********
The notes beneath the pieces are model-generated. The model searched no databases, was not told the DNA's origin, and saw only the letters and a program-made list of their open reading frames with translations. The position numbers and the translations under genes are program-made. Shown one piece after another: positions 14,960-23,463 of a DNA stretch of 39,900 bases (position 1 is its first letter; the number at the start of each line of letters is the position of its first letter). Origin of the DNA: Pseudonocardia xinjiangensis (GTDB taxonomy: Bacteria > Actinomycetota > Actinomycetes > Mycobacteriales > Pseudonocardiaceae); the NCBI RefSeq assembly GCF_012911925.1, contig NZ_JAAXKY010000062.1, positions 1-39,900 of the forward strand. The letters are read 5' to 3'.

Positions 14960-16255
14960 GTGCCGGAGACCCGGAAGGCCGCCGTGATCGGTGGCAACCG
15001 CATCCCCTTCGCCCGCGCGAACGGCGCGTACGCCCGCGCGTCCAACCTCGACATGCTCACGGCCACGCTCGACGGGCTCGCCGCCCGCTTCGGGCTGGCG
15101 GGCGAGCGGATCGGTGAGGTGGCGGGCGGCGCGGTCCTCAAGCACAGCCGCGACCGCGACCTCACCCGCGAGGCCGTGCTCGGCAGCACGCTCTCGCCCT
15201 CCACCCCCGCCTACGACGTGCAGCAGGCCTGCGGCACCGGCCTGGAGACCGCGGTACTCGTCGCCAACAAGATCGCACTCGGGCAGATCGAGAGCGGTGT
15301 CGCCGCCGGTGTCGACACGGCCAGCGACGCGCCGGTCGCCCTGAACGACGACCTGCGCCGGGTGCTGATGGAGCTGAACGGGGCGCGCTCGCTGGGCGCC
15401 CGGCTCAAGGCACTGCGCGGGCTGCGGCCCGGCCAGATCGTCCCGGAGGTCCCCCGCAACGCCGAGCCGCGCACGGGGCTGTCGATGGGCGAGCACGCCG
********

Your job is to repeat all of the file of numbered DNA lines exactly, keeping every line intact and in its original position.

The notes beneath the pieces are model-generated. The model searched no databases, was not told the DNA's origin, and saw only the letters and a program-made list of their open reading frames with translations. The position numbers and the translations under genes are program-made. Shown one piece after another: positions 14,960-23,463 of a DNA stretch of 39,900 bases (position 1 is its first letter; the number at the start of each line of letters is the position of its first letter). Origin of the DNA: Pseudonocardia xinjiangensis (GTDB taxonomy: Bacteria > Actinomycetota > Actinomycetes > Mycobacteriales > Pseudonocardiaceae); the NCBI RefSeq assembly GCF_012911925.1, contig NZ_JAAXKY010000062.1, positions 1-39,900 of the forward strand. The letters are read 5' to 3'.

Positions 14960-16255
14960 GTGCCGGAGACCCGGAAGGCCGCCGTGATCGGTGGCAACCG
15001 CATCCCCTTCGCCCGCGCGAACGGCGCGTACGCCCGCGCGTCCAACCTCGACATGCTCACGGCCACGCTCGACGGGCTCGCCGCCCGCTTCGGGCTGGCG
15101 GGCGAGCGGATCGGTGAGGTGGCGGGCGGCGCGGTCCTCAAGCACAGCCGCGACCGCGACCTCACCCGCGAGGCCGTGCTCGGCAGCACGCTCTCGCCCT
15201 CCACCCCCGCCTACGACGTGCAGCAGGCCTGCGGCACCGGCCTGGAGACCGCGGTACTCGTCGCCAACAAGATCGCACTCGGGCAGATCGAGAGCGGTGT
15301 CGCCGCCGGTGTCGACACGGCCAGCGACGCGCCGGTCGCCCTGAACGACGACCTGCGCCGGGTGCTGATGGAGCTGAACGGGGCGCGCTCGCTGGGCGCC
15401 CGGCTCAAGGCACTGCGCGGGCTGCGGCCCGGCCAGATCGTCCCGGAGGTCCCCCGCAACGCCGAGCCGCGCACGGGGCTGTCGATGGGCGAGCACGCCG